New York Biotech Sues Sequenom for Fraud

10/29/09

Xenomics, a New York-based developer of molecular diagnostic technologies, says it has filed a suit in New York state court alleging that San Diego’s Sequenom fraudulently misrepresented the status of its prenatal Down syndrome test. Xenomics alleges the fraud induced them to exclusively license valuable patent rights to Sequenom.

According to a licensing agreement announced last October, Xenomics granted Sequenom (NASDAQ: SQMN) a worldwide license to its patents for development of prenatal and diagnostic products in return for an upfront payment of $1 million and royalties on sales. Xenomics also granted Sequenom negotiation rights to use its patents in cancer-related products. Xenomics, which trades on the pink sheets under the symbol XNOM.PNK, says is seeking compensatory and punitive damages not to exceed $300 million, and the termination of the license between the companies. A Sequenom representative declined to comment on the litigation.

The suit adds to the mounting problems facing Sequenom, which stunned investors last April 29 with an announcement that the launch of the prenatal Down syndrome test would be delayed because scientific data had been mishandled. The company’s shares lost 76 percent of their value in trading the next day and have drifted downward since. The disclosure was a shock because just six days earlier – on April 23 – the company said the Down syndrome test was on track for a June launch. The SEC has opened an investigation to the company’s mishandling of its data and the Justice Department also is asking questions. In addition, the SEC told Sequenom it wants information on another matter: Sequenom’s offer to acquire Exact Sciences in January 2009. Sequenom dropped a hostile bid for the Marlborough, MA-based company after Exact Sciences, acting to save itself, sold some assets to Genzyme. Sequenom has said it is cooperating with authorities.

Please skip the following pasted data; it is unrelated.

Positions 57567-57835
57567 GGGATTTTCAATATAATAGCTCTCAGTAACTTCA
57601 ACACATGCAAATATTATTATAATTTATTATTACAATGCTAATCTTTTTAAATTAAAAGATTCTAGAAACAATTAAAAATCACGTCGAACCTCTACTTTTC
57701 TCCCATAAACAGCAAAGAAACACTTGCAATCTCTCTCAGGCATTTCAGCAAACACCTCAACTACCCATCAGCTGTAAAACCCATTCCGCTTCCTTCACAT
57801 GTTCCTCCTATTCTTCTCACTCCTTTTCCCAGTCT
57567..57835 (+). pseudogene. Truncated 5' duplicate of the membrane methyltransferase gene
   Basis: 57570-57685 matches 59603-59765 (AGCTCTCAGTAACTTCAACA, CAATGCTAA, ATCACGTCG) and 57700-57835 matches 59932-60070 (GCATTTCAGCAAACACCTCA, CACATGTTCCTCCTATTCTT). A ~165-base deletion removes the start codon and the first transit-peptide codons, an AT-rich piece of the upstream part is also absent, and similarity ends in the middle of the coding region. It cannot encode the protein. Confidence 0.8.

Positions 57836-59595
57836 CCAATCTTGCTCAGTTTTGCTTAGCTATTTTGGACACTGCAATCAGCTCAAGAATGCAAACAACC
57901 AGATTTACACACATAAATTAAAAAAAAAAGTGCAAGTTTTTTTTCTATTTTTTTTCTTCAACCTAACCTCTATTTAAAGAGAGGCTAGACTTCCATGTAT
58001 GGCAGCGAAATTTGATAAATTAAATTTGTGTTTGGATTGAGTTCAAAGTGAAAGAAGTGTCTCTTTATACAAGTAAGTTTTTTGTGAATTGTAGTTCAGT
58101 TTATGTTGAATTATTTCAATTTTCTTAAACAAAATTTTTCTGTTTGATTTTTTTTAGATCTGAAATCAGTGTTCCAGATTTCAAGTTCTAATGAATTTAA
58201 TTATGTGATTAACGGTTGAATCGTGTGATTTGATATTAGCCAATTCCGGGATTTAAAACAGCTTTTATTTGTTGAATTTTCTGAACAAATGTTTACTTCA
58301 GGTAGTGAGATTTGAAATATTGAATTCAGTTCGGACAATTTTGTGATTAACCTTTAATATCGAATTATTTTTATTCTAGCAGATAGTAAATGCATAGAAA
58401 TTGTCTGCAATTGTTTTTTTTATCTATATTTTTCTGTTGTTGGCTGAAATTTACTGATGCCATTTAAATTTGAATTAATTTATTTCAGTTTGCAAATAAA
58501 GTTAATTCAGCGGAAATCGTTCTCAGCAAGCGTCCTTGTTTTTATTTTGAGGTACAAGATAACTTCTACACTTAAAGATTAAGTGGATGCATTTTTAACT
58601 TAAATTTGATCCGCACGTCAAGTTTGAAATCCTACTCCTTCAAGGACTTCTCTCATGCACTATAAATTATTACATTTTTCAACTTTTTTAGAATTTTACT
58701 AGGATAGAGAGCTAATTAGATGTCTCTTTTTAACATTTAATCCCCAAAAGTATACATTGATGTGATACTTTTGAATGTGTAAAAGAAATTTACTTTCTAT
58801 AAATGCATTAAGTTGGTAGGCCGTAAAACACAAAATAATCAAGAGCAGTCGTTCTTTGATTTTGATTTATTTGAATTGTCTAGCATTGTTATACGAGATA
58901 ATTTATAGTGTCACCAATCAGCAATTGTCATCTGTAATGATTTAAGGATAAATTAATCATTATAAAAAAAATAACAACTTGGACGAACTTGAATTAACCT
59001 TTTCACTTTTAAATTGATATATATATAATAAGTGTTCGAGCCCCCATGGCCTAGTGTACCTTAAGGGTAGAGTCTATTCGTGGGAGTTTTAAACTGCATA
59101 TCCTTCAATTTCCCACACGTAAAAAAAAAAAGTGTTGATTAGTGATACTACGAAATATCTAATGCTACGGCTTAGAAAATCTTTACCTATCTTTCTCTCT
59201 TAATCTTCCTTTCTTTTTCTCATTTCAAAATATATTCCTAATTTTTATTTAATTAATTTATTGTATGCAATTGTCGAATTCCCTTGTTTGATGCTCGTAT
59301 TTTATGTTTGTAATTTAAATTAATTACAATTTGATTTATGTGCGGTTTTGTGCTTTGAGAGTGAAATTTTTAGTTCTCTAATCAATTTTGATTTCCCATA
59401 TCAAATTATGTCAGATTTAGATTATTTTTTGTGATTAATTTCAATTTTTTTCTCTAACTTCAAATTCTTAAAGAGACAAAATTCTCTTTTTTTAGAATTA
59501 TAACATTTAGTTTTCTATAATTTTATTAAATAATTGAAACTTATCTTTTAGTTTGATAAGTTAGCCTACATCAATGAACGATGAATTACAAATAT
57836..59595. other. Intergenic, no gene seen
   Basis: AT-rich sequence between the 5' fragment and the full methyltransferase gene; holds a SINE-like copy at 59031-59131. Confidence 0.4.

Last month, Sequenom ousted CEO Harry Stylli and R&D senior vice president Elizabeth Dragon after an internal investigation. CFO Paul Hawran resigned, as did another officer who wasn’t identified. Three employees also were terminated. Each of the officers has denied wrongdoing. The company still has not given an accounting of what happened.

Denise Gellene is a former Los Angeles Times science writer and regular contributor to Xconomy. You can reach her at dgellene@xconomy.com Follow @

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